MD Woods‘ Young and Vain, Vol. 2 may describe the lifestyles of characters with the titular qualities, but it approaches the studies from a world-weary perspective instead of an impetuous one. The alt-country band, led by the whiskey-soaked voice of Nicholas Moore, comes off desperate and ragged in its moods, like Damien Rice on the alt-country frontier. It should be noted that these are strictly compliments: tunes like “Vomit” make being emotionally wracked seem like a noble idea, if not a desirable one. The melodies are compelling, the lyrics are tight, and the song styles are varied–there’s definitely a lot going on despite the general timbre of the lyrics.
The arrangements compliment the emotional damage by being surprisingly tight: from background vocals to swooping strings to rock-steady drums, the band provides a framework for Moore to get unhinged in. The bright, clear recording and engineering make the final product more accessible, providing a clean window to see the band through. The results are compelling mix of major key and minor key tunes that you can sing along to and enjoy in a Frightened Rabbit sort of way.
It’s easy to put Gregory Pepper‘s Chorus! Chorus! Chorus! in the ICYMI category, because if you blink you’ll miss it: Pepper blitzes through 10 songs in under 14 minutes. This uncommonly aggressive approach to the “hit it and quit it” songwriting mentality creates an album of perfect melodies that appear once or twice, lodge in your brain forever, and then disappear into the next tune. The post-Weezer pop-rock that blazes its way through your eardrums is undeniably, irresistibly pristine: “Crush On You” and “Smart Phones for Stupid People” are fuzzed-out midtempo glory; “There In The Meadow (Was I Not a Flower At All?)” is a pseudo-metal pop-rock stomper; “Come By It Honestly” is an “Only in Dreams”-esque slow jam and the longest tune on the record, tipping the scales at 1:40.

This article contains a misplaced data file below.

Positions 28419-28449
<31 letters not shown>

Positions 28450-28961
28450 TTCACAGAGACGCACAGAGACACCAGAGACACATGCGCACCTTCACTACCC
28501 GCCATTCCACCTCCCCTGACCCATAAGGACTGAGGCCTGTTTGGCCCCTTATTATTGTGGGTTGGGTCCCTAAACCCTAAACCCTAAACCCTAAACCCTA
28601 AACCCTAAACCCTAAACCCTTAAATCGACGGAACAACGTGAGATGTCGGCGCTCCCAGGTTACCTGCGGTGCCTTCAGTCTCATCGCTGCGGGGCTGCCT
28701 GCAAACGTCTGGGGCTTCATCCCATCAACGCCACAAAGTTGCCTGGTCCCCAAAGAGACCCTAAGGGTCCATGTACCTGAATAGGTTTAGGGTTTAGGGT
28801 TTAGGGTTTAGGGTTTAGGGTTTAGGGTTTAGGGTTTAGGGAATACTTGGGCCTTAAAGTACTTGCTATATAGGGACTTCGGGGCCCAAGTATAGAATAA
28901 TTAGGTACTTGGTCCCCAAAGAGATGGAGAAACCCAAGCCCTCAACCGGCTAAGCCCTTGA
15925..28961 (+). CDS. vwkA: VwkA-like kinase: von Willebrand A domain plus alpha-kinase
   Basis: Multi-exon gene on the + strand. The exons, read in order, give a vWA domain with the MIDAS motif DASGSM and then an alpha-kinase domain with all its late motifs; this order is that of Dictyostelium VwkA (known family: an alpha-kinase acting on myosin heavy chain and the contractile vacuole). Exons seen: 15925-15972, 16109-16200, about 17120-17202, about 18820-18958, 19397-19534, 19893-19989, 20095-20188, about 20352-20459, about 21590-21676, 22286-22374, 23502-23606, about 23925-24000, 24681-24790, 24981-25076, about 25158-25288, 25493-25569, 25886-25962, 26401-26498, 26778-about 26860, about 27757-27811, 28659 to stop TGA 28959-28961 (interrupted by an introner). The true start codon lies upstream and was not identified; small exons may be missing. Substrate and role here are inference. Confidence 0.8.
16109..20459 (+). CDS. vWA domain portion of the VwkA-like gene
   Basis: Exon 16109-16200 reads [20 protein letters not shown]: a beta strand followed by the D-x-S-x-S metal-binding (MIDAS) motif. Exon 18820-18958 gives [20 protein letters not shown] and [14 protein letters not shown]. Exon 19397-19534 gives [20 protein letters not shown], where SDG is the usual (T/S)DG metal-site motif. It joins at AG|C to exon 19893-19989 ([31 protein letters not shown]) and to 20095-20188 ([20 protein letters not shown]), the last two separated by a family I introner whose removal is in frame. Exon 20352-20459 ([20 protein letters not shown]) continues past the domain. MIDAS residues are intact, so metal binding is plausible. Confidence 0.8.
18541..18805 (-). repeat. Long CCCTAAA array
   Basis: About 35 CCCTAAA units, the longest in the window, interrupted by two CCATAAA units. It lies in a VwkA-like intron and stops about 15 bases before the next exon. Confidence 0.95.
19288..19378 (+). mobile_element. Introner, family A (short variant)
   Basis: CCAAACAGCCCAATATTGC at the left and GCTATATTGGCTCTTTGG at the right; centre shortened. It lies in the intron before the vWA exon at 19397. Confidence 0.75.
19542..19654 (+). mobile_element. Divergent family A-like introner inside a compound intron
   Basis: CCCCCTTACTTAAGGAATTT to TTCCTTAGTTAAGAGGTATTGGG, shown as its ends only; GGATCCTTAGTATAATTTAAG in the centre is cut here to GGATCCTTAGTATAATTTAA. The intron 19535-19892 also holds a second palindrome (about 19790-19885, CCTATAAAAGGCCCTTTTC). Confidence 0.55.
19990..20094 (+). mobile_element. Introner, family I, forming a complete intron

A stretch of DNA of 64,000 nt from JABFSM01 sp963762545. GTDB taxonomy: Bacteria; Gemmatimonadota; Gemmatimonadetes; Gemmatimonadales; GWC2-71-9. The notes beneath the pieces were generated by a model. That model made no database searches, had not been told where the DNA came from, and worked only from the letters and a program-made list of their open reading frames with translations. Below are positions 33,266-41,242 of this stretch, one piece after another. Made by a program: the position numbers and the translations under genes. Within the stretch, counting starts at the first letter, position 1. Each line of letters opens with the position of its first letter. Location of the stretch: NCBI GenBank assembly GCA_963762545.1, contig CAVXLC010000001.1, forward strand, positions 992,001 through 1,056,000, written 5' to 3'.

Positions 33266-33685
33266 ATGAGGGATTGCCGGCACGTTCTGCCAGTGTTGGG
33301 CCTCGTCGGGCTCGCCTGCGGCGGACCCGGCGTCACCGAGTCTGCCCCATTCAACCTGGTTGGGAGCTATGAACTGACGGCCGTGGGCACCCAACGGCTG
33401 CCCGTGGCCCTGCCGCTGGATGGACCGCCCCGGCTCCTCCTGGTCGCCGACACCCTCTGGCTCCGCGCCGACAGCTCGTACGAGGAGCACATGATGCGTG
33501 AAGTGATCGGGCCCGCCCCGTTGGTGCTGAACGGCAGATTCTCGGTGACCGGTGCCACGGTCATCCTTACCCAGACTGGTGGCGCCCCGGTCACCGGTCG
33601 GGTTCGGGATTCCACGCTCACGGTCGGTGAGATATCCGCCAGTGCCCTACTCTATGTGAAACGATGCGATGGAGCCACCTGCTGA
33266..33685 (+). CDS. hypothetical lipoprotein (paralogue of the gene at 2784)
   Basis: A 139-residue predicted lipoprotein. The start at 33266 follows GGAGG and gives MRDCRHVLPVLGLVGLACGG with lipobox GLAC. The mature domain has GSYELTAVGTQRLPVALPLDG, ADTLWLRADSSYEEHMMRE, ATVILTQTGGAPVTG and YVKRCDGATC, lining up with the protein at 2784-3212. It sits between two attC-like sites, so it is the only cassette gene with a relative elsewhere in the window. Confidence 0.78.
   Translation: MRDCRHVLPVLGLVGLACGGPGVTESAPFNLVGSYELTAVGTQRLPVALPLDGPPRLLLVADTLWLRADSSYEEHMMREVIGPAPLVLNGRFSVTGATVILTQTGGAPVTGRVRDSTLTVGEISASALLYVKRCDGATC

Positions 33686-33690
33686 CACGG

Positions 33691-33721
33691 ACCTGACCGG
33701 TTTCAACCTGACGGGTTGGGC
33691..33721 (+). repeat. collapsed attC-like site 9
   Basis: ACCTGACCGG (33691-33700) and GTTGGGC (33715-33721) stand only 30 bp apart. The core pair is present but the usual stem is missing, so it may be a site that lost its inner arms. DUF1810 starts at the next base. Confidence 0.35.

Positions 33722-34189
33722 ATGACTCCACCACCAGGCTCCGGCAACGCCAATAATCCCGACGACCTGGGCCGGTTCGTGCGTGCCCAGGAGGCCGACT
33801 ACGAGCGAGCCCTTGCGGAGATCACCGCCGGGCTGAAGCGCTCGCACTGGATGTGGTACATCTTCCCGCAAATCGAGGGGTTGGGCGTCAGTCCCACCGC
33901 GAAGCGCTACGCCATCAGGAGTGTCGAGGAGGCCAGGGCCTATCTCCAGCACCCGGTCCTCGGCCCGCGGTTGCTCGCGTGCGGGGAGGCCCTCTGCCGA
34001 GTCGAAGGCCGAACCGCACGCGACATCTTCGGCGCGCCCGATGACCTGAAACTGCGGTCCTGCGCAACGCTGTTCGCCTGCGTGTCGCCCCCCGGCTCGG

But it’s not all Weezer-esque crunchy guitars. Pepper has an idiosyncratic vocal and melodic sensibility that delivers highly sarcastic and ironic lyrics in an earnest pop-rock style reminiscent of It’s a King Thing, only without the breathy sweetness. Pepper is singing straightforward melodies that still manage to bend my mind, as the endlessly fascinating, gymnastic opener “Welcome to the Dullhouse” shows. But it’s not enough to just create wild melodies, clever tunes and ironic lyrics: occasionally all the sarcasm drops and reveals pretty raw honesty as an extra layer to the tune (“I Wonder Whose Dick You Had to Suck?,” “There In The Meadow (Was I Not a Flower At All?)”). It’s a lot to ride on songs that barely (or don’t) break 60 seconds, but Pepper masterfully handles the incredible amount of things going on. It’s not easy to edit yourself down to the bare bones and still deliver a multi-layered experience that’s both fun and deep, but Chorus! Chorus! Chorus! is that rarest of albums that pulls it off. If you’re into indie-pop-rock, you need this one in your life.
I try to keep up with what’s cool in indie rock so that I’m not constantly namechecking the Hives and Death Cab for Cutie, but keeping up with what’s going on in alt-rock is way harder for me. As I was casually reading through Spin’s (biased, subjective, etc.) list of 50 best rock bands right now, I was pleasantly surprised to see Paramore up at number 9. I thought they had been lumped in with Flyleaf as lame, but I was wrong! (Is Flyleaf cool?) Which is great, because I feel totally guiltless comparing Tyto Alba’s Oh Tame One EP to a more mood-heavy Paramore. Melanie Steinway’s vocals soar and roar in front of an alt-rock backdrop that isn’t as gritty as everyone’s favorite indie grunge band Silversun Pickups (check the arpeggiated guitar on “Passenger”) but isn’t as post-rock-flavored as bands like Athletics.